In April, scientists at Tel Aviv University “printed” the world’s first 3D vascularized heart using a patient’s own cells and biological material. This is just the tip of the medical iceberg. We expect healthcare to change in the next decade as disruptive technologies promise to improve patient outcomes, making medicine more personalized, effective, and interconnected.
The Path to Personal Care: Genetics
How similar do you think you are to a banana? You actually share 60% of your genetic code with this healthy snack. DNA is the core building block of every living thing, and minute changes in genetic codes are responsible for unbelievable differences between us. From 23andMe DNA tests providing personalized reports about your ancestry to Igentify revolutionizing genetic testing and counseling, scientists are harnessing our understanding of genetics to provide real value to society.
Medicine still relies heavily on general population statistics. The doctor evaluates your symptoms, considers your age, weight, family health history, and ultimately determines treatment. But far too often we simply do not respond and return to the doctor, having wasted money, effort, and time.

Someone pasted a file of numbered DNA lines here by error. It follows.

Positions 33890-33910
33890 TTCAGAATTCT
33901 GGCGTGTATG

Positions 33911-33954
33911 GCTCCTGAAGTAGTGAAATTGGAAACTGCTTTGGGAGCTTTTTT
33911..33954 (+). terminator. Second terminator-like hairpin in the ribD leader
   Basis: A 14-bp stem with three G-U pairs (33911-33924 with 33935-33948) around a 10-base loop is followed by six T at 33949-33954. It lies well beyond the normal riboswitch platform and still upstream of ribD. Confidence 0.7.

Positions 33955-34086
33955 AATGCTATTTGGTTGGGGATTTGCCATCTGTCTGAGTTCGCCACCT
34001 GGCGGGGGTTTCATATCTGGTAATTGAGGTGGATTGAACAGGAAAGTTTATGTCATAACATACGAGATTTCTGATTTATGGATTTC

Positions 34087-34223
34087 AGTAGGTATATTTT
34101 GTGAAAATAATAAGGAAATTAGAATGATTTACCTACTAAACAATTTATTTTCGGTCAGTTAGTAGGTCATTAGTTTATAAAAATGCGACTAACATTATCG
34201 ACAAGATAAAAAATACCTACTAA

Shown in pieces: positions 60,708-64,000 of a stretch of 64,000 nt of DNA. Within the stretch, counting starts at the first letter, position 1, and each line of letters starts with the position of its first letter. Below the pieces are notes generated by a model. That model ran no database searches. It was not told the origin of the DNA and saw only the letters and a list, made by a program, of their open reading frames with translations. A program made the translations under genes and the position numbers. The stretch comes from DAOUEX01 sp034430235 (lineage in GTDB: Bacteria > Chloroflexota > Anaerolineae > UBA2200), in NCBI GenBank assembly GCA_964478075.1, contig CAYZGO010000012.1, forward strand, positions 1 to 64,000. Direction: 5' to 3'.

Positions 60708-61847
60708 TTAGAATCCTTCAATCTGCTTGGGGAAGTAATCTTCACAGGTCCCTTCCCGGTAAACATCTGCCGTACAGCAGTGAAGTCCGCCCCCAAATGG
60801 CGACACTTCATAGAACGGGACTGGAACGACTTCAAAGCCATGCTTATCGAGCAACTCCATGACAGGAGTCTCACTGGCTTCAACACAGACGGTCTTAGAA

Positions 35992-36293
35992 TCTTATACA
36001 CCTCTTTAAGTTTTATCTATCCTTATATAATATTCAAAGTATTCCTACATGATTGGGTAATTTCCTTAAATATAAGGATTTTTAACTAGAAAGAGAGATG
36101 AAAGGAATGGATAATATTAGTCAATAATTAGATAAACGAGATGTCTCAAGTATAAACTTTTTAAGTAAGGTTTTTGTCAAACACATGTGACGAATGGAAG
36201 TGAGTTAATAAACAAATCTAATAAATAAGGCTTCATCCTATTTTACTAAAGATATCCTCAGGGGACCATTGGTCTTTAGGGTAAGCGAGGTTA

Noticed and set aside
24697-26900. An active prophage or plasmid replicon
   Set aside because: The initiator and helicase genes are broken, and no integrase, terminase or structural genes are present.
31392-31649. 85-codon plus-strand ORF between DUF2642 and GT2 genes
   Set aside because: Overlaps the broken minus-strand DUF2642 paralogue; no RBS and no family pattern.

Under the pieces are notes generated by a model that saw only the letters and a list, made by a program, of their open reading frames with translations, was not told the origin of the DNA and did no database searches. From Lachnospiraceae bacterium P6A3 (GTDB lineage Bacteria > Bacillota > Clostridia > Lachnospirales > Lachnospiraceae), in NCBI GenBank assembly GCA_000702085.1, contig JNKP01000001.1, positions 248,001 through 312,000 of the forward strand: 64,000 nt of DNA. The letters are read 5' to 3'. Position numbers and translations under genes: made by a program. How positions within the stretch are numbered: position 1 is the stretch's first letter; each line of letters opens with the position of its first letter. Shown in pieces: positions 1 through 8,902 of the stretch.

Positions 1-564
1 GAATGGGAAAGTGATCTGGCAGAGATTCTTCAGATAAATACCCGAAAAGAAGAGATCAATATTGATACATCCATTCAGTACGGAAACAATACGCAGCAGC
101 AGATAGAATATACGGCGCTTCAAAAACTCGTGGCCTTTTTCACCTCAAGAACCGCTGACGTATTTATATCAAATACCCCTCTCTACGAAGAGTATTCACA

Soon, medicine will cater therapeutics to the individual. take cancer as an example: today’s treatment plans often include physically removing a tumor. It is an invasive process and falls short of addressing metastasized cancers and their underlying causes. Systemic treatments are limited, and even when they work it can take a number of therapy cycles to find the right drug. In order to prevent that, Barcode Diagnostics designed a patented-protected technology to assist oncologists in identifying the most effective chemotherapy cocktail before the patients’ first treatment.
AlphaTAU is on the cutting-edge of cancer therapy, treating solid tumors with radioactive seeds that release short-lived alpha-emitting atoms. Cancer care of the future will involve evaluating your genome, examining the DNA of your specific cancer, and tailoring a gene therapy treatment that allows your body to fight off the disease at its core.
Cut The Line! No More Organ Transplant Waiting-Lists